Rapsody starts off expressing her politics on “Power,” suggesting skepticism about guns, pride in blackness and grabbing the power she wants in the title. When she says she’s in the top 5 percent of MCs, she’s right. “Nobody” returns to some of these socially conscious musings, but exposes her vulnerability and admits she likes the ignorant but energetic Waka Flocka Flame. “Pay Up” tells both sides of a relationship doomed by materialism, picking up where very early Kanye West songs like “All Falls Down” promised to go but his sexism kept him from following in good faith. “Chrome (Like Ooh)” is one of the album’s most musically unusual and attractive tracks, with organ over go-go percussion, and a time change halfway through. “Jesus Is Coming,” which tells the story of a murder from several characters’ viewpoints for six and a half minutes over a minimalist keyboard loop featuring a very faint drum machine, is the climax of LAILA’S WISDOM. It’s obviously designed as a showcase for her skill as a storyteller and ability to rap convincingly from a number of perspectives (Amber Navran, whose solo EP suggests a white version of Kelela, delivers the chorus, and a sample of a singer saying “”It’s time to go home soon” is also looped throughout the song.) The song’s final two minutes are both gentle and harrowing. Female backing vocals resembling Roberta Flack samples run through almost the entirety of LAILA’S WISDOM. The album is steeped in R&B, thanks to features from singers like BJ the Chicago Kid, Anderson.Paak and Navran.

There are points of contact between these two albums: both rappers could have written Rapsody’s attack on racist and sexist beauty standards, “Black & Ugly.” LAILA’S WISDOM deliberately harkens back to ’90s hip-hop — one songs paraphrases a De La Soul title — looking in turn to ’70s soul. If that sounds uncomfortably retro, listen to a Spotify playlist consisting of Post Malone, XXXTentacion, Lil Xan and Lil Pump and then return to the Fender Rhodes pianos that periodically salt her album. But the audience that would’ve enthusiastically greeted a contemporary equivalent of conscious classics like Black Star’s MOS DEF AND TALIB KWELI ARE BLACK STAR, Common’s LIKE WATER FOR CHOCOLATE and the Roots’ THINGS FALL APART may have given up on hip-hop in favor of a steady diet of Frank Ocean, SZA and Solange these days. If Cupcakke signed to a major label and had a hit single, I fear her audience would consist entirely of heterosexual guys attracted solely to her songs about sex, turning her hedonism into exploitation. But actually being on a major label hasn’t done much for Rapsody (or her labelmates Vic Mensa and Jay Electronica); talented indie female rappers like 3D Natee, Kate Tempest and Princess Nokia are destined to stay in the underground forever, most likely.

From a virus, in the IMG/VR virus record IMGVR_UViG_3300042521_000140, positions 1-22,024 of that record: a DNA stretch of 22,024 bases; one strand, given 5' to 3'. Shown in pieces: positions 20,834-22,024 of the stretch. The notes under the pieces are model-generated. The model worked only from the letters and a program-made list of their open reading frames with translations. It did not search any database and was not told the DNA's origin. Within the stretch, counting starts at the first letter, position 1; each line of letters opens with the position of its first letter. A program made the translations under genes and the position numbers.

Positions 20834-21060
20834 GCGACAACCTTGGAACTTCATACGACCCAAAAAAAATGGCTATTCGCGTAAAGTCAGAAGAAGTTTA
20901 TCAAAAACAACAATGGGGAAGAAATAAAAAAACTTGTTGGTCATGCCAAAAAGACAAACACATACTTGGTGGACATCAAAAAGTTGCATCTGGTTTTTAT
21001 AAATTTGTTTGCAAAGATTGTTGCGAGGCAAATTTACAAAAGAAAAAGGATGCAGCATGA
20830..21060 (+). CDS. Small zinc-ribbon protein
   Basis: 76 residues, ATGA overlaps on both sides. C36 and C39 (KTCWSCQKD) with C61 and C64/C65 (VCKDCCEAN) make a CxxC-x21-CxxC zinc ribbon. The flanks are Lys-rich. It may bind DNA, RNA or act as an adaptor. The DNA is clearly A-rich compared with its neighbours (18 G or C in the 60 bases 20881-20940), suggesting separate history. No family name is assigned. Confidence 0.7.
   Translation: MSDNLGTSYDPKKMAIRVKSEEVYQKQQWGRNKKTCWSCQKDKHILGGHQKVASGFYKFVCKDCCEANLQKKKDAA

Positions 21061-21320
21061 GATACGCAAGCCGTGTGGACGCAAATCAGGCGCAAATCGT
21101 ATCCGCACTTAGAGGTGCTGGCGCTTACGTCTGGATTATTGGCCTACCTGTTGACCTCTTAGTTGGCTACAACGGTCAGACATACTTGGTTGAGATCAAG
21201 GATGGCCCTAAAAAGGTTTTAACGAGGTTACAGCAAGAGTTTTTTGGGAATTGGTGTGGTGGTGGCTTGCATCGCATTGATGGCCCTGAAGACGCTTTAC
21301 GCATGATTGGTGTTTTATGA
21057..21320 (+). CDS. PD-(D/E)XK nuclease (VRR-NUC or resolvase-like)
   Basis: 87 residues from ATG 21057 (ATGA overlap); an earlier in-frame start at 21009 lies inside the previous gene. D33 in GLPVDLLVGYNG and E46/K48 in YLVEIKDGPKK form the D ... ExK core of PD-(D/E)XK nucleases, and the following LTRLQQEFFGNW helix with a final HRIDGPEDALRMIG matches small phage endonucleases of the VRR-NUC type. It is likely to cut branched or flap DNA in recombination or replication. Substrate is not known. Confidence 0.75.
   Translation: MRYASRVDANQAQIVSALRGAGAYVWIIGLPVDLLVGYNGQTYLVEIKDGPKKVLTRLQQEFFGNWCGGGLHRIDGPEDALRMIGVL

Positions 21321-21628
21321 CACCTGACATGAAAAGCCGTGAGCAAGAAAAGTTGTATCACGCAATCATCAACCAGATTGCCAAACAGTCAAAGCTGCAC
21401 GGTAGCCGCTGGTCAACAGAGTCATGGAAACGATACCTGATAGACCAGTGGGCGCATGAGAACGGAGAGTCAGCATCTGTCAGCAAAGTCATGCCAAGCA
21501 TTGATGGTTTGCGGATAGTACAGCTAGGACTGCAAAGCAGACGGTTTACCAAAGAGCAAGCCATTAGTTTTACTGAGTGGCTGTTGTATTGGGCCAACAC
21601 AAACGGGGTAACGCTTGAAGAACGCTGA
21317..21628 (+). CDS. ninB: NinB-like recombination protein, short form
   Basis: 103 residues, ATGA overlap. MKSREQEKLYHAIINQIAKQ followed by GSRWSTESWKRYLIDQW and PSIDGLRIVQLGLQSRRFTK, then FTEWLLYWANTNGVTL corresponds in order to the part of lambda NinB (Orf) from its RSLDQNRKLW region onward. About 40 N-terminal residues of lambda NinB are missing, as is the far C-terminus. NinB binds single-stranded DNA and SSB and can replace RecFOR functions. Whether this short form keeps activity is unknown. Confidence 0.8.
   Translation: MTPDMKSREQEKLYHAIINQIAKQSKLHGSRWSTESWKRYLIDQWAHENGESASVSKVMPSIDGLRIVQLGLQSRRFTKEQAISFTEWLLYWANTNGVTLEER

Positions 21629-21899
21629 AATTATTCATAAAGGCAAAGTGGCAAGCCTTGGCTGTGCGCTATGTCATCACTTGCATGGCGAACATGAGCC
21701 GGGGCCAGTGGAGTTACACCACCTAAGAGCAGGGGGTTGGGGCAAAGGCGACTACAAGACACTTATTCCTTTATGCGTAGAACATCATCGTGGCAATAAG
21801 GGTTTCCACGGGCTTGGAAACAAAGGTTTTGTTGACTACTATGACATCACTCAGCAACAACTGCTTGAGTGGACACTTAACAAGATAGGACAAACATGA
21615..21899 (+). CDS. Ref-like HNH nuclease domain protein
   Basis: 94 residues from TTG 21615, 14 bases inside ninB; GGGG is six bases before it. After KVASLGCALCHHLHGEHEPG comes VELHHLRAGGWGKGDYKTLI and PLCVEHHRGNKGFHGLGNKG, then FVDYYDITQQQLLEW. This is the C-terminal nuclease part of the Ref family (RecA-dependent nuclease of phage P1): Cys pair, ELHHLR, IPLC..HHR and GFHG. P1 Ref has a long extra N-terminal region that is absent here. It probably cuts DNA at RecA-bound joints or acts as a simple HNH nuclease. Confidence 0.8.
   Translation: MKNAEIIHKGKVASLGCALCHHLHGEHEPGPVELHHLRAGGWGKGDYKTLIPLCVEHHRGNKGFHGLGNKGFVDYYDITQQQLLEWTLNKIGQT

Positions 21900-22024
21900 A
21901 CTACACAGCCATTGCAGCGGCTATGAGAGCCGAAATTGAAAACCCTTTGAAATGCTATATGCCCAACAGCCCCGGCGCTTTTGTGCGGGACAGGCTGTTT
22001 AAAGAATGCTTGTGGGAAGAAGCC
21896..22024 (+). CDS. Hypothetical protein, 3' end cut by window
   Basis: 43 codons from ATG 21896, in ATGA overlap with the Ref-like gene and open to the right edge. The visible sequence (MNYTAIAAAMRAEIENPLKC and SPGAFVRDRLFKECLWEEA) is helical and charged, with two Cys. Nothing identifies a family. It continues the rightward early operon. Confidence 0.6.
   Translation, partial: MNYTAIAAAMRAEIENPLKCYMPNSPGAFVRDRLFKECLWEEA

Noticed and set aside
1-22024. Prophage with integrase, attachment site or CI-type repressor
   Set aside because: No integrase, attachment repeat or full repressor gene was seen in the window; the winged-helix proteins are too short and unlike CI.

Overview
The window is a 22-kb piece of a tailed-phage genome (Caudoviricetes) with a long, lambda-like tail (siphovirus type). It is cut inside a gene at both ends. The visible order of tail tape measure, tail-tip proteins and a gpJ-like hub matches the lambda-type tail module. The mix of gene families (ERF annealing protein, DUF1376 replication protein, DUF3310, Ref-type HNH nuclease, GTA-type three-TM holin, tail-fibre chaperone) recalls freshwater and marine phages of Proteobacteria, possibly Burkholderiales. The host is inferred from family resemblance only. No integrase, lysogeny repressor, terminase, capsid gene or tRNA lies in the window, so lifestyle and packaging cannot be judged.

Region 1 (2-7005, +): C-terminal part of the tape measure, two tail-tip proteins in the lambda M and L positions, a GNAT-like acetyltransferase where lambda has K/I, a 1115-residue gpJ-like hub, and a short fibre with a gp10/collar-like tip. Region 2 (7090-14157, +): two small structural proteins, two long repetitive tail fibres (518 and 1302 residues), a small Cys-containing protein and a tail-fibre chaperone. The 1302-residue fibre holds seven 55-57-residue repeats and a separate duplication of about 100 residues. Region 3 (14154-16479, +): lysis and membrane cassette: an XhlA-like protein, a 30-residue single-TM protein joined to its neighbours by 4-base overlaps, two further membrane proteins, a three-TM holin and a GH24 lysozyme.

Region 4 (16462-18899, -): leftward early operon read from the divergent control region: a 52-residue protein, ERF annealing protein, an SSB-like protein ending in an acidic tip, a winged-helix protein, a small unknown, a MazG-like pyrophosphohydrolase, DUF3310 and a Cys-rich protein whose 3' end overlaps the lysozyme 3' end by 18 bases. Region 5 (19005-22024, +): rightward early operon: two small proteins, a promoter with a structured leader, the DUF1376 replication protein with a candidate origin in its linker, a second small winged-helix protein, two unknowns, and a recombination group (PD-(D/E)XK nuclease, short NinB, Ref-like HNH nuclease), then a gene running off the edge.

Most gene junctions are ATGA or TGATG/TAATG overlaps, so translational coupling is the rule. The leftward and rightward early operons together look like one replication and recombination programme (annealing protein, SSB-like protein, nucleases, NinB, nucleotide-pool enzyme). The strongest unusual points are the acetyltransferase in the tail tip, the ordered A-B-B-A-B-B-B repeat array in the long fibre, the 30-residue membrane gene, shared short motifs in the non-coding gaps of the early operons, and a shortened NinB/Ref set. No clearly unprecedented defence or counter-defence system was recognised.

Within the space of six months, Cardi B has gone from releasing her first single to becoming a star whose presence on a song insures that other artists will have a hit with it, but given that she’s only released two solo singles, who knows where she’s headed? So far, she’s shown way more attitude than lyrical acumen, although her charisma and swagger are impressive. Nicki Minaj has had a frustrating career, alternating excellent singles — “Moment 4 Life,” “Super Bass,” “Beez in the Trap,” “Truffle Butter” — and equally impressive features on male artists’ songs — Kanye West’s “Monster,” Ludacris’ “My Chick Bad,” Drake’s “Make Me Proud,” Lil Uzi Vert’s “The Way Life Goes” — with weak attempts at R&B/pop crossover hits. Rhianna’s dynamite flow on N.E.R.D’s “Lemon” was one of 2017’s few non-Cardi B-related highlights in mainstream hip-hop for women, and she’s not even a full-time rapper. The music industry seems to have almost no space for female rappers; that may be part of the reason artists like Jhene Aiko and Kelela aren’t pursuing careers within hip-hop. But there’s more talent where Cupcakke and Rapsody came from. Will anyone get to hear it, and will the next generation of female rappers get to break out from the confines of genre/gender roles? As good as LAILA’S WISDOM and EPHORIZE are, they stretch the boundaries of what female MCs are expected to do without quite demolishing them.